Difficult-to-Access-Information on Rights and Democracy - Macleans.ca

Difficult-to-Access-Information on Rights and Democracy


There’s little I can add to colleague Paul Wells’ reporting on the mess at Rights and Democracy. He has almost single-handedly driven this story and though mentally exhausted by his efforts should be proud of them.

My own involvement in the story started last year when I got word that trouble was brewing at the organization. No one was willing to go on the record at the time, so I filed several access-to-information requests to the government, including one to the Privy Council Office asking for a copy of a performance evaluation report on the now deceased president of Rights and Democracy, Rémy Beauregard.

On November 18, Ann Wesch, director of access to information and privacy at the Privy Council Office, responded to my request: “A thorough search of the records under the control of the Privy Council Office was carried out on your behalf; however, no records relevant to your request were found,” she said.

But this report does exist. Rémy Beauregard, before his death, obtained a copy. David Matas, a member of the Rights and Democracy Board, confirms its existence and its release to Beauregard by the PCO.

I contacted Wesch today and was informed that my original request might not have been “tasked out” properly. They are going to look again.

I’ll update with new information as I receive it.


Difficult-to-Access-Information on Rights and Democracy

  1. Tell her to look under S for Secret.

    • More likely filed under MB for "More Bullsh*t".

      • Or "Levant, E."

  2. Keep on them Michael! I've followed Paul passionately on the topic of R & D and am sorry to hear Paul isn't going to be continuing on his beat but I sympathize with the mental drain it must be. On the topic of Access to Information, I'd like to see as much passion as Paul has displayed on R & D into getting to the bottom of the issues surrounding Access to Information.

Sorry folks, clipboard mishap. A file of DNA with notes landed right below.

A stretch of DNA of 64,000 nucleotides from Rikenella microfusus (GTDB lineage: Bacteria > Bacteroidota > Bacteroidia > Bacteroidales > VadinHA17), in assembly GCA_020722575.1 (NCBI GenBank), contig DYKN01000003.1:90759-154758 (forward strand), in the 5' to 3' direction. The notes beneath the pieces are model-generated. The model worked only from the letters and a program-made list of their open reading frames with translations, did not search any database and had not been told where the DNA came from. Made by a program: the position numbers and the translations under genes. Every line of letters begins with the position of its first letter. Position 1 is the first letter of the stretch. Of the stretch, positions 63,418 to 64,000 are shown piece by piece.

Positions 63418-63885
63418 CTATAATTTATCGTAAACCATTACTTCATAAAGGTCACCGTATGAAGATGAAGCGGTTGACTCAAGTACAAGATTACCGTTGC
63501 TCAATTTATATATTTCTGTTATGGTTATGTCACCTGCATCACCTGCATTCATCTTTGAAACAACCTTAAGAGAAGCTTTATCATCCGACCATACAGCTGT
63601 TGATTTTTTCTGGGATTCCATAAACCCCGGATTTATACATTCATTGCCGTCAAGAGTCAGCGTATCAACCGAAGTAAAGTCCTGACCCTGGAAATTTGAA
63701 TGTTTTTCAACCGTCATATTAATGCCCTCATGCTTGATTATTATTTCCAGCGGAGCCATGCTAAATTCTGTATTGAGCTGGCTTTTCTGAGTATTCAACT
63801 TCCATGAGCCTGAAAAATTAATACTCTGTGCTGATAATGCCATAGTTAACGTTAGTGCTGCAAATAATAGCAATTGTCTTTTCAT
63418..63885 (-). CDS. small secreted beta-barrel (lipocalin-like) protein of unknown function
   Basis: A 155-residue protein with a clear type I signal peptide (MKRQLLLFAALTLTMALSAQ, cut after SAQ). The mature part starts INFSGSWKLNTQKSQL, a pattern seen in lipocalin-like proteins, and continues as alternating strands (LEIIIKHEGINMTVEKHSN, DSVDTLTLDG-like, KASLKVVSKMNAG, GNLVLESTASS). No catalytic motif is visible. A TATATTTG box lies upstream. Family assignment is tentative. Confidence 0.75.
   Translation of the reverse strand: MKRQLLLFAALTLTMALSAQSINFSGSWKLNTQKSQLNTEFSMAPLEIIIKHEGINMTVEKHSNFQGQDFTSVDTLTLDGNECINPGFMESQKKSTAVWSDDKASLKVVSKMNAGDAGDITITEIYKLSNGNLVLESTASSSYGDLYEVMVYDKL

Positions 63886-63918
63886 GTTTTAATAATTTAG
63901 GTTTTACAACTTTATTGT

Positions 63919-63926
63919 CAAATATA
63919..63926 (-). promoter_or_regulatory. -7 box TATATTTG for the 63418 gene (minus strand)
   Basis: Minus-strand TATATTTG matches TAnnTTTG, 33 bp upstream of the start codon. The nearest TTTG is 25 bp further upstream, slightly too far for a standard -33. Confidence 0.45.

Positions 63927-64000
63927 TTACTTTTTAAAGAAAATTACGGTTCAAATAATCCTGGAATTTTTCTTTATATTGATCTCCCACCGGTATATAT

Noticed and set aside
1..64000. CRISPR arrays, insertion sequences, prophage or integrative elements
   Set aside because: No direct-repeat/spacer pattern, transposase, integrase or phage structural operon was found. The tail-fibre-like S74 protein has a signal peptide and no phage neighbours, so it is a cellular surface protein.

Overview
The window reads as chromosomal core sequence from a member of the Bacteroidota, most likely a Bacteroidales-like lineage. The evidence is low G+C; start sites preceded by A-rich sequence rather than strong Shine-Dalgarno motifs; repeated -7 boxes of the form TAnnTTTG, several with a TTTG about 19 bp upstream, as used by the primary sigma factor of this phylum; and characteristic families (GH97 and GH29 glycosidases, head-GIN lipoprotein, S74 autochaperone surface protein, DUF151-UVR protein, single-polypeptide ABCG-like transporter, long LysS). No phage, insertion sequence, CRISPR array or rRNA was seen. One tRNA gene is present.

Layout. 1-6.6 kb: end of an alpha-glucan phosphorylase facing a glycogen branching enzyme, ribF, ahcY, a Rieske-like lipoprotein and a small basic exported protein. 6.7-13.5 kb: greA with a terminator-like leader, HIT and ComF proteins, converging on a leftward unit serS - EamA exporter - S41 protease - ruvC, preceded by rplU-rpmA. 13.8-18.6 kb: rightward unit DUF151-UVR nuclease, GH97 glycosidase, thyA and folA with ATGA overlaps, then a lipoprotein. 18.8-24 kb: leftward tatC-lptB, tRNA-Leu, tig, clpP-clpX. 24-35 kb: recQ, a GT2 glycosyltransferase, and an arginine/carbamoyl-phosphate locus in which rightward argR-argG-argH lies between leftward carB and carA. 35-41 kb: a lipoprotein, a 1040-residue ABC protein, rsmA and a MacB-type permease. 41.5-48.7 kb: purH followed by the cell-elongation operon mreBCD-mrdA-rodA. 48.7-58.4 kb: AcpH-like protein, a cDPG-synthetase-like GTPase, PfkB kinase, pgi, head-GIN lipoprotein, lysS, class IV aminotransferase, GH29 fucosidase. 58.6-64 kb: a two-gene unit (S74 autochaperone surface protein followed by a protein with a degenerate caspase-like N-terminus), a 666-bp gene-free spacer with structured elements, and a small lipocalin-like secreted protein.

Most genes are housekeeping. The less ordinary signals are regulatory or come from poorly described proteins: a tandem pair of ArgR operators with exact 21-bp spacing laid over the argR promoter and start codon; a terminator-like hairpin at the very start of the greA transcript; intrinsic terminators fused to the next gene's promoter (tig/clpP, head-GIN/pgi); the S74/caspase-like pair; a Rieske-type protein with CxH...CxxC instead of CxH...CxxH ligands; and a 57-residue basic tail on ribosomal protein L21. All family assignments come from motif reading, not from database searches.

3. It seems to me that if you ask for a document, and they respond that it does not exist when it does, that is a violation of the act.

  4. "I contacted Wesch today and was informed that my original request might not have been “tasked out” properly. They are going to look again."

    Ah, so this time they're going to get someone other than Cannon to look for it.

    • Nice one.

    • Nice one.

  5. I can't think of a move more ridiculous than several of the twists and turns that have already taken place on this subject. But this one might even be the most outrageously ridiculous one of the lot.

    Never let it be said that Harper's government doesn't have powerful imagination!

  6. Out of curiosity, Mr. Petrou, what proportion of your Access to Information requests are fulfilled in an accurate, timely manner? I know you've expressed extreme frustration with CIDA on such questions.

    • There are other reporters with much more experience on this than me. The majority of my access requests have been to Foreign Affairs and CIDA. Foreign Affairs can be slow but fulfills requests. It is of course impossible to know if the redacted sections have been blacked out for legitimate reasons or not.

      CIDA, which has still not fulfilled one of my requests after almost three years, is either grossly incompetent or intentionally deceptive. Either way I'm not comfortable entrusting them with the millions of dollars in tax payers' money they spend every year. If they can't provide a clear and honest accounting for how they use their budget, they don't deserve to have one.

  7. The real issue which has been missed by the media so far is that Beauregard had every intention of ensuing the independence of R&D and was planning to seek funding from alternate sources to the Canadian Government, but he wasn't allowed to get very far.

  8. Defund all NGOs NOW!!!

    Any government should rise or fall on their policies rather than farm them out to organizations that clearly become unaccountable and driven by staff rather than under the direction of a Board. Any individual who has ever sat on a Board knows that the relationship between board members and the professional staff needs to be a partnership – a partnership where the staff respect the authority of the Board and where the Board respects the expertise of the staff. That partnership will often lead to strong debates on directions and programs, but at the end the Board has the legal responsibility to direct and if they don't individuals on the board can be held personally responsible. All Boards start with a disadvantage because they are not and should not be involved with the day to day operation of the organization and they rely on the staff to provide them with clear and truthful reports. But with R & D, the Board was kept in the dark about the actions of the staff and the staff were following their own agenda. That situation is never acceptable.

    • R & D is not an NGO.

      I would agree with your last paragraph except for your unwavering support for the Board members of R & D. Why do you assume that they are telling the truth? There are many inconsistencies in what they are saying and have done. An independent hearing is needed to get to the bottom of this mess.